The New York City (NYC) Department of Transportation (DOT) takes Vision Zero seriously, with a focus on redesigning streets for safety, as well as advancing proven policies and leading robust outreach and education efforts citywide. The NYC DOT’s Safety Education and Outreach Division’s 30 staff reach over 600 schools and 150 community centers every year. They do direct work – like distributing 210,000 free helmets to New Yorkers – and strategic work to create lasting safety changes with community input. In today’s feature, we’re going to hear from Kim Wiley-Schwartz, Assistant Commissioner for Education and Outreach, about her work on the frontline of Vision Zero.
Vision Zero Network: As the longest-running Vision Zero city in the US, New York City has inspired many of us around the country. What have been the most impactful changes the City has implemented as part of Vision Zero?
Kim Wiley-Schwartz: The most impactful change in NYC has been the culture on our streets and the way people talk about how their neighborhoods work. Vision Zero has helped us expand what we expect from our streets and from each other.
Another change is the way traffic crashes are handled in the news. When I first started this work a dozen years ago, news reports about traffic crashes always started with the cyclist or pedestrian – and oftentimes included misinformation blaming the vulnerable road user. We credit Families for Safe Streets for helping to contextualize the impact that fatalities and severe injuries have on families. The stories that these families share have been especially important in the debate on speeding and are helping us to get the most comprehensive speed camera program in the country.
VZN: Tell us more about this speed camera program? Is the program working? What has been the biggest hurdle? How did you get over the hurdles? And, is the program working?
KWS: The speed camera program has had many twists in its short five years but what has been constant is that these cameras have lowered speeding more and resulted in fewer injuries and deaths citywide. In 2014 – following work by advocates – NYC’s DOT enacted a pilot program, including speed cameras and traffic-calming in 140 school zones across the city. The number of crashes in the city has decreased since the program started – including a 63% reduction in speeding traffic and 14% reduction in traffic injuries as described in this Automated Speed Enforcement Program Report.
But last summer, the state-level speed camera program legislation expired and the cameras went dark. A bill to keep the program running passed in assembly but did not advance in the state senate. But thanks to transit advocates – especially family members who have lost loved ones to reckless driving – the new state legislature this year voted to expand the number of school zones with speed cameras from 140 to 750.
Once all the new zones are active, we believe we will be able to address every school with a nearby speeding program. We have a fleet of moveable cameras and expanded school zones (within a quarter mile radius of a school) so that we can manage speed on arterial roads. This is important because in NYC, more than half of the fatalities and significant injuries are on arterial roads, where we have complicated intersections. Managing speed on these corridors is incredibly important.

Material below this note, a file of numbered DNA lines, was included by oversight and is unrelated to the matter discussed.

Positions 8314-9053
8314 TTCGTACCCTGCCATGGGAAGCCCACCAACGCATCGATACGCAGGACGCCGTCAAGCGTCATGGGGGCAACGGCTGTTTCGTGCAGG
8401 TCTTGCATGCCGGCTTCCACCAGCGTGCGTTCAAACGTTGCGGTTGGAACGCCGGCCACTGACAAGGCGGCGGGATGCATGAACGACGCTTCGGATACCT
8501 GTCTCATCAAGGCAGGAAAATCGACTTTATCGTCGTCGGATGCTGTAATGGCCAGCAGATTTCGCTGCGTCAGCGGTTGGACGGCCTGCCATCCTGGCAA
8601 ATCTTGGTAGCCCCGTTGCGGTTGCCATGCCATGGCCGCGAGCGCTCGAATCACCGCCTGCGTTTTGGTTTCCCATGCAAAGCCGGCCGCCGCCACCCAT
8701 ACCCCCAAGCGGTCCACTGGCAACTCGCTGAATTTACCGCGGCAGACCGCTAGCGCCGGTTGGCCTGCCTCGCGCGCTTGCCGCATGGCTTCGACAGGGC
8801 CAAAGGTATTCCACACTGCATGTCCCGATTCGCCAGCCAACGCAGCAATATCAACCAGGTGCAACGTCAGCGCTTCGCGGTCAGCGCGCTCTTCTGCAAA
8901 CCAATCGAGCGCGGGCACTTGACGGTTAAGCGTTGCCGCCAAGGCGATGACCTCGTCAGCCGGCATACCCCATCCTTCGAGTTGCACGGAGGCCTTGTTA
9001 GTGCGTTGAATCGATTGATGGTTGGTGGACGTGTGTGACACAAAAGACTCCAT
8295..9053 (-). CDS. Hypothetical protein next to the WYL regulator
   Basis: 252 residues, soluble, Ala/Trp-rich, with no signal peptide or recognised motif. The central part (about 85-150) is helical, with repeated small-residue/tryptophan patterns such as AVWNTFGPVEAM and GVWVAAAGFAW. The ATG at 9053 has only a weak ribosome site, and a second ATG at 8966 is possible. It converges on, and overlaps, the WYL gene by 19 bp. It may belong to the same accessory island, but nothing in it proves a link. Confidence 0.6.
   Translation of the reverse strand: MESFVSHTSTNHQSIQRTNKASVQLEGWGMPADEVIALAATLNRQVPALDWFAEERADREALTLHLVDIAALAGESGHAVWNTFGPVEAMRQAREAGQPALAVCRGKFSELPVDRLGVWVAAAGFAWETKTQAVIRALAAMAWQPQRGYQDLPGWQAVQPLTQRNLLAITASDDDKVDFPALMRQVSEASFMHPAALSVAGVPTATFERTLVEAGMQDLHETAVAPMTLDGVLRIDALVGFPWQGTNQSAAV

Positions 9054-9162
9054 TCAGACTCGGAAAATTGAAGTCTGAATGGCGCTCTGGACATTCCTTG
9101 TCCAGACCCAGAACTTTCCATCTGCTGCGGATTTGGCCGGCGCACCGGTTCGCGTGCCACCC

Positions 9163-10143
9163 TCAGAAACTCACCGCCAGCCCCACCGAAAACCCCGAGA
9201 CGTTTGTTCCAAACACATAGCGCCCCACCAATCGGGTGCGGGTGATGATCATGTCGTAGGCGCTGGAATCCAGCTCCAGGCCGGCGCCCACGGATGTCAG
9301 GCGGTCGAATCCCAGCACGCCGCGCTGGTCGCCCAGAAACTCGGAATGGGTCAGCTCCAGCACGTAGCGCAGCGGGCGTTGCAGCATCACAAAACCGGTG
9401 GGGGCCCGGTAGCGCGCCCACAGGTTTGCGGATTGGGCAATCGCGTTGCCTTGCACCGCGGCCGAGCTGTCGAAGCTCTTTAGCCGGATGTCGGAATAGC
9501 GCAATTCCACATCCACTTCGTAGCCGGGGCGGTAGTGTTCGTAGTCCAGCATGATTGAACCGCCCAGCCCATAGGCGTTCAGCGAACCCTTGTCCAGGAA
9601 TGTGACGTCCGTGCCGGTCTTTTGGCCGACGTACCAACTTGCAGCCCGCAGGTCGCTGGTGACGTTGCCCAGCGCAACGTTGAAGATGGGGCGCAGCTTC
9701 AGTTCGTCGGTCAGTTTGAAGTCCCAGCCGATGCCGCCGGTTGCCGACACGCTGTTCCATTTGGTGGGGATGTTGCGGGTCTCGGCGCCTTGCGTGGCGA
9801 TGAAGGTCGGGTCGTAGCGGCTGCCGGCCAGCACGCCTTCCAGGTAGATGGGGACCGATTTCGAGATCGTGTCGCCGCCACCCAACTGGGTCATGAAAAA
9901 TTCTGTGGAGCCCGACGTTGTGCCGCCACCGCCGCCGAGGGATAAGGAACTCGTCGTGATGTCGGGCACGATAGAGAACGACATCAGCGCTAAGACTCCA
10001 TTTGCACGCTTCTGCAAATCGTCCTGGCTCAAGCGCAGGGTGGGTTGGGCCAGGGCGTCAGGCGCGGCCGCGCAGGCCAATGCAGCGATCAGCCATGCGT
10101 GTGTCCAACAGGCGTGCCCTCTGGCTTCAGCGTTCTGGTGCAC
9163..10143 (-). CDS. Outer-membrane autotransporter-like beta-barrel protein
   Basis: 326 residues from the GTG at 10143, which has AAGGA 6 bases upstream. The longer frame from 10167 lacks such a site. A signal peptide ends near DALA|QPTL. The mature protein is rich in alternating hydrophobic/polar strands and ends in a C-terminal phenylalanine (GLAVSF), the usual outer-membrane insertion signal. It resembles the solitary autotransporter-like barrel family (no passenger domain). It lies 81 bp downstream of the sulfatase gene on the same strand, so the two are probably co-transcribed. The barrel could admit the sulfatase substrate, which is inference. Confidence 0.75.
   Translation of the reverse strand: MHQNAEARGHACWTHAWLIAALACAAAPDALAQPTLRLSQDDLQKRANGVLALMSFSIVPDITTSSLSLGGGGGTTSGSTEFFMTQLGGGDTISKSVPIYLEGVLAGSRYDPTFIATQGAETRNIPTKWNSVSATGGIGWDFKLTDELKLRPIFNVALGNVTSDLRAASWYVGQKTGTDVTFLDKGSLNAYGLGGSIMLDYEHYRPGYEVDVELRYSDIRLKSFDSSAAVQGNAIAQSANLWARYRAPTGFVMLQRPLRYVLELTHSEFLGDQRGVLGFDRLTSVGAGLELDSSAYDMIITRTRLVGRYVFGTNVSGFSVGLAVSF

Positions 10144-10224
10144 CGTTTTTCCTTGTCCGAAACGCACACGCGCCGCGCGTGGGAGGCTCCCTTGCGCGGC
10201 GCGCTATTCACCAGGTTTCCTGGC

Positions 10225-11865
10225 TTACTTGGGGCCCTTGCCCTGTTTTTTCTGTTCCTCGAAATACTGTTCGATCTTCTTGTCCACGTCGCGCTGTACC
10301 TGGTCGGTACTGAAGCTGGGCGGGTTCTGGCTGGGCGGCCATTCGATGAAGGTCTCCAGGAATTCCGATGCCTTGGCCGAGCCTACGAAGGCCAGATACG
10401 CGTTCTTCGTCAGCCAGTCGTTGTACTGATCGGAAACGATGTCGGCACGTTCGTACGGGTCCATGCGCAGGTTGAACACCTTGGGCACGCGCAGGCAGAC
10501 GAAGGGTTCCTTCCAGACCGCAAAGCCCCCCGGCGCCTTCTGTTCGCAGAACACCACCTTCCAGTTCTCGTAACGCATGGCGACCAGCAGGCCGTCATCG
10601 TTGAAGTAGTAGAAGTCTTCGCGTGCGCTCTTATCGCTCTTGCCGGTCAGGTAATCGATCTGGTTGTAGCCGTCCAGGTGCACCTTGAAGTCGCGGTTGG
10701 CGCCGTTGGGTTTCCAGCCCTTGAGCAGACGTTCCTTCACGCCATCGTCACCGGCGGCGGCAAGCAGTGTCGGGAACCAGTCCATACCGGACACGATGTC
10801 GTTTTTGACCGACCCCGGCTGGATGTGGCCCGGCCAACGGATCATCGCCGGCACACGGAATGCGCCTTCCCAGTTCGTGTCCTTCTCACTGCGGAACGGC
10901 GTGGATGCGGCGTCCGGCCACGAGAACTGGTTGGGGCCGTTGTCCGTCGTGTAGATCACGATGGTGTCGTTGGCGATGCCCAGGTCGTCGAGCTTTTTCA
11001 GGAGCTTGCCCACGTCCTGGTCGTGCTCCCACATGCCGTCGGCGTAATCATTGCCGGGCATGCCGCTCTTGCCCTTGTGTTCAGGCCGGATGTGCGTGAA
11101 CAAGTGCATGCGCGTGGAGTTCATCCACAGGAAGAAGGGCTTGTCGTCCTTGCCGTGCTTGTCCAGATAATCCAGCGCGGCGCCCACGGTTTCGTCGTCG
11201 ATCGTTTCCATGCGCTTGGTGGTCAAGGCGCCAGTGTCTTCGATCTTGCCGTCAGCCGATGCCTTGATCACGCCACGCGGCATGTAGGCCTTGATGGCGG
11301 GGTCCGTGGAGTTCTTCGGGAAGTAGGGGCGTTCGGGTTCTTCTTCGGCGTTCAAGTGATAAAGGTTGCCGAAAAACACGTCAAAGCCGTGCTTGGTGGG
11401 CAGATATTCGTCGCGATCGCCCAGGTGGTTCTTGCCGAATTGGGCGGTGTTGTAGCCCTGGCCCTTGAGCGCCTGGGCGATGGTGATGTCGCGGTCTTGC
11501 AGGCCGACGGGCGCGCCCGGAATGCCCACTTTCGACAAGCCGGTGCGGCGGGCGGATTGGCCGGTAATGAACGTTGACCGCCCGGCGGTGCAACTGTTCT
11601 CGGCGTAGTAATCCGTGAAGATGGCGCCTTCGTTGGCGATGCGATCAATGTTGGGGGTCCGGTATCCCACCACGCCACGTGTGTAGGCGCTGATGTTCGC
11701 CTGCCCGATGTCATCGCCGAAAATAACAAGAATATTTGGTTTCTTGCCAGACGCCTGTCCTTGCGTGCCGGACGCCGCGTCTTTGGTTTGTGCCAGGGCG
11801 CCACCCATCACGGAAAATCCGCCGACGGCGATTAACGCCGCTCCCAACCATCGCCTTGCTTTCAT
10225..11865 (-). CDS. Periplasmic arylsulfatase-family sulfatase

And, we are doing this without political outcry because program is managed so well. The system is designed to be equitable and fair – the penalty is $50 and no points on a driver’s license, far less than the penalty for being caught speeding by a police officer. Yet this relatively low fine works! Just under 70% of people who get a speeding ticket don’t get a second one. The program performing its duty which is to modify behavior particularly in places where we haven’t been able to engineer the speed down.
VZN: Wow. The impact of this program is impressive. You manage a huge department and budget with ambitious goals. What has been hardest in your job working on outreach and education? What do you know now that you wish you knew when you started the job?
KWS: In my work under a few administrations, my biggest lesson has been to follow the data and stay focused on dangerous driving behavior as your main message. You have to be laser-focused on messaging and not be pulled in multiple directions. You have a million things you can advise people to change in the traffic environment but staying focused on unified messaging is ultimately more effective.
Let me give you an example: the media keeps pointing to pedestrian and cyclist behavior. We have had to continue to say that we understand that all road users make errors, and we also know that 70% of crashes result from driver behaviors including speed, fast turning, distraction and impairment. The point of Vision Zero is to create a safe system where dangerous driving behaviors can be prevented, and their serious consequences avoided. In a collision between a driver and a pedestrian, the pedestrian will never win, so we focus on driver behaviors to prevent that crash or make sure it doesn’t result in major injuries.
VZN: In this webinar that we presented together, we learned that one part of New York City’s Vision Zero progress has come from strong city leadership and coordination between agencies. A lot of communities consider this a major challenge. Can you share advice about increasing cross-departmental teamwork?